“I would recommend checking private camping sites or even Texas State Park facilities.” Wow, do you think we didn’t already think of that? Didn’t you wonder why we haven’t already finalized on this? Maybe it is because we have no idea whether these are anywhere near the mystical three Austin locations where the shuttles are going!
“Allowed items will be on the website shortly after we release individual ticket information.” Don’t you think you should release that before? You really don’t know yet whether I can bring a folding chair or a blanket? Don’t you think that will play into my decision to purchase a ticket?
See, it seems pretty clear that they do not understand what racing fans are about. WE ARE REAL RACING FANS. We are trying to make plans on how to attend this race on a shoestring budget. We are planning on driving two solid days, camping along the way, to pitch a tent somewhere and camp in Austin for three nights while we attend the race, then driving two more days back to Utah. Thousands of fans all across America are trying to make similar plans. Sure, some of them are rich, and they are planning to fly in. They already have their tickets.
What about the rest of us? Where are we supposed to stay? Even if I wanted to stay in a hotel, how could I possibly know how much to spend and where to stay when I have no idea how I’m to get to the track and I have no idea how much the regular ticket prices will be?
The performance of the Circuit of the Americas staff thusfar in this regard has been pretty disappointing. They need to spend less time talking about how amazing they are and doing the whole marketing-spin thing, and spend more time actually figuring out the logistics that will allow racing fans to make plans in a timely fashion. If they don’t get this worked out, they run the risk of alienating the fans that support the sport. That’ll make for a long and expensive 10-year contract without the support of Formula One’s grassroots fans.
As things stand right now, even if they released tickets to the general public today, and even if they were priced within my price range, I’d be hard-pressed to buy one. I’m not likely to buy one until I feel pretty confident that I’m going to be able to use it, and until I can formulate a workable plan I won’t have that confidence. Here’s hoping the staff at the Circuit of the Americas, if they have one, gets this stuff worked out soon. Otherwise, me and likely thousands of others like me will be foregoing the 2012 USGP.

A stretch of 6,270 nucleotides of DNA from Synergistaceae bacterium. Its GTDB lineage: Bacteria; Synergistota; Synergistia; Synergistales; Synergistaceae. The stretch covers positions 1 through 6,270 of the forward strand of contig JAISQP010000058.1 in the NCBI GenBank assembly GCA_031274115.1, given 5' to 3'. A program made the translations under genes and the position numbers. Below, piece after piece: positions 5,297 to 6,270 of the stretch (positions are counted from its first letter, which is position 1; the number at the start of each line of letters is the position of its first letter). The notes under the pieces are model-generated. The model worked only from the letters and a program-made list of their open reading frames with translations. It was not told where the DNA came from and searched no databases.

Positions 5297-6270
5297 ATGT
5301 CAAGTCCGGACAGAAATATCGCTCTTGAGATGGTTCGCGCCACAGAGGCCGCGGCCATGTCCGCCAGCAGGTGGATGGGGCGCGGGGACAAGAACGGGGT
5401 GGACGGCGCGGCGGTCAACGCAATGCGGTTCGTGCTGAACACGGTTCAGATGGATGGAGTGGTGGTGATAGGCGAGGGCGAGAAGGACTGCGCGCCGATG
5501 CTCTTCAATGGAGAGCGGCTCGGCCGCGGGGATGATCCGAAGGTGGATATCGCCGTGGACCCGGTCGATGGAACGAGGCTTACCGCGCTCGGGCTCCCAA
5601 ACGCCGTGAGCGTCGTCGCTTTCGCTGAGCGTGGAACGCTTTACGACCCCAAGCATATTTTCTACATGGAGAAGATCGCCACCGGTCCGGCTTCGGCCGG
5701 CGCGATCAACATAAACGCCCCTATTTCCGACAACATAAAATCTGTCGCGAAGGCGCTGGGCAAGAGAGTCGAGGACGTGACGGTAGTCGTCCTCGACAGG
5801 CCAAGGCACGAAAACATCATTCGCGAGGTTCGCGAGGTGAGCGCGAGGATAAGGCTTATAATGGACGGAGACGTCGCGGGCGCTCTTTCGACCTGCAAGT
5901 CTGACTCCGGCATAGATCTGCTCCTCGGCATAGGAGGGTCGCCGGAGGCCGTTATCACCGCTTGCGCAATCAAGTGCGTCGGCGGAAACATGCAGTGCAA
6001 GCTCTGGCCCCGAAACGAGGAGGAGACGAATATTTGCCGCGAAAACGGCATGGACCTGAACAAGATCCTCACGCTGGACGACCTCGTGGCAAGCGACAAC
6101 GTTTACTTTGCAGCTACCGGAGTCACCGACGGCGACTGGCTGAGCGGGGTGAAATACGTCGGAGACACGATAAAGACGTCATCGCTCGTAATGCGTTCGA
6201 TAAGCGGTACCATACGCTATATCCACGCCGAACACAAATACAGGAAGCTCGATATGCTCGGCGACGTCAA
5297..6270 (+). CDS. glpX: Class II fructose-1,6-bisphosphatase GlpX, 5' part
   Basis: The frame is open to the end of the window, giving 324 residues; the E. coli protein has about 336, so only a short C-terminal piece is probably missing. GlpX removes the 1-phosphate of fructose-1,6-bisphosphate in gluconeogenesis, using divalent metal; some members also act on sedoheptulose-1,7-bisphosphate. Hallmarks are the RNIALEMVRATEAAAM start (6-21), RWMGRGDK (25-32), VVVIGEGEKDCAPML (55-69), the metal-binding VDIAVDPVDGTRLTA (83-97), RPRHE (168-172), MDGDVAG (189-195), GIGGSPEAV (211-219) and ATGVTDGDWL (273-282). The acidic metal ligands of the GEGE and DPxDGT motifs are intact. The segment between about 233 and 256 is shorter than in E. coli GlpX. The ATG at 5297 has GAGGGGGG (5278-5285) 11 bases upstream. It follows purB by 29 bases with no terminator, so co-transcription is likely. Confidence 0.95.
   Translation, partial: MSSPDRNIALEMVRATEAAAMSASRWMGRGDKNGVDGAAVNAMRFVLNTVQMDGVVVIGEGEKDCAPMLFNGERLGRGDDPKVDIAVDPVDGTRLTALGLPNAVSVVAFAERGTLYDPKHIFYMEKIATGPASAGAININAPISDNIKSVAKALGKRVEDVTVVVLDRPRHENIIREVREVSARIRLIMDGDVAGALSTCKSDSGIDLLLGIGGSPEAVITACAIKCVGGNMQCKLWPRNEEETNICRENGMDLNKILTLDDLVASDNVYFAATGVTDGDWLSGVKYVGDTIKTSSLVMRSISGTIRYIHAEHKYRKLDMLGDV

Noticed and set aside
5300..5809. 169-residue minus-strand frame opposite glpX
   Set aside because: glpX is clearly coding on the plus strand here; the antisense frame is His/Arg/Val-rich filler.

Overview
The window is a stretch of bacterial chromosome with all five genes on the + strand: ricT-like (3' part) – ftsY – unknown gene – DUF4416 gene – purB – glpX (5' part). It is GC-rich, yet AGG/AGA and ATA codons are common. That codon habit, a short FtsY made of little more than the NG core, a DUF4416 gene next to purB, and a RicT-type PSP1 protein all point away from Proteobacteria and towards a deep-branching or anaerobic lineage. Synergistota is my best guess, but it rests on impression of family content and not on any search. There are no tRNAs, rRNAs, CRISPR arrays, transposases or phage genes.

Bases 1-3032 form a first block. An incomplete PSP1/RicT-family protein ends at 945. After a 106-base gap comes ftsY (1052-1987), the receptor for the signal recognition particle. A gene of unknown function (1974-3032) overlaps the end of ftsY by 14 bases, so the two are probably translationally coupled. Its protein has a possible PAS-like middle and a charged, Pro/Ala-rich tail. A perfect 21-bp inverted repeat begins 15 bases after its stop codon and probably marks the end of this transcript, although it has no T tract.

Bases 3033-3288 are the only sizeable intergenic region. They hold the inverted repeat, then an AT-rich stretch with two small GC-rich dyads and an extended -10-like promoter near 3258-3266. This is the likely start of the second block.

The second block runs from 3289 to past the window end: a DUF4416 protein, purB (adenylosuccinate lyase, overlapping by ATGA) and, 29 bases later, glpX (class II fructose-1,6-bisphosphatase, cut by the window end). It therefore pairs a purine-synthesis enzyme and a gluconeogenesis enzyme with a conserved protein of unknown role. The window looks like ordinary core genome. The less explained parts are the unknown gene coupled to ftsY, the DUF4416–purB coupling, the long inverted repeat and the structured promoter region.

I don’t know about you but I sure can’t put a finger on what’s up with James Stewart lately.
(If you don’t know what I’m talking about, you probably can’t put a finger on it either.)
Sometime last year, JGR Motocross, an up-and-coming non-factory race team, did what seemed impossible: They signed one of the top title contenders, James Stewart, away from all the other factory teams. Expectations were certainly of the highest sort. Stewart is a multi-time Supercross and Motocross champion, and JGR was looking to establish themselves as a premier team by bringing Stewart on board to win a title.
This despite Stewart’s Supercross record last year where he crashed more often in main events than not.
Now a year later, both Stewart and JGR are clearly disappointed in the results they’ve had. Just a couple of days ago it was announced that JGR had released Stewart from his multi-year contract, as I expected. Today Yoshimura Suzuki announced a multi-year deal with Stewart as a Suzuki rider, also as I expected (but not as I would have done in their place).
Everyone’s wondering, which Stewart is going to show up for the Motocross season? Will it be the former champion, one of only two people to win ever single moto for the entire season? Or will it be the Stewart of late, unable to run at the pace of the top guys and usually crashing himself into oblivion?
Regular readers of this blog know that I’m not exactly a fan of James Stewart. I think he’s a spoiled brat, unmotivated, selfish, and a poor sport. But he’s also incredibly talented and fast. I sure would like to think that a couple of years of pounding himself into the dirt instead of standing on the podium might have helped him grow out of the police-officer-impersonating, superior-to-everyone-else, reality-tv, whiny-crybaby phase. Maybe this time the deal wasn’t all about the money, but instead about being on a historic team with a great bike that needs a great rider, just for the love of the sport.
Could we really have a new James Stewart that races because he loves to race, one who competes in every race in every season, wins some of the time, but is a great sport all the time? I’d sure take it.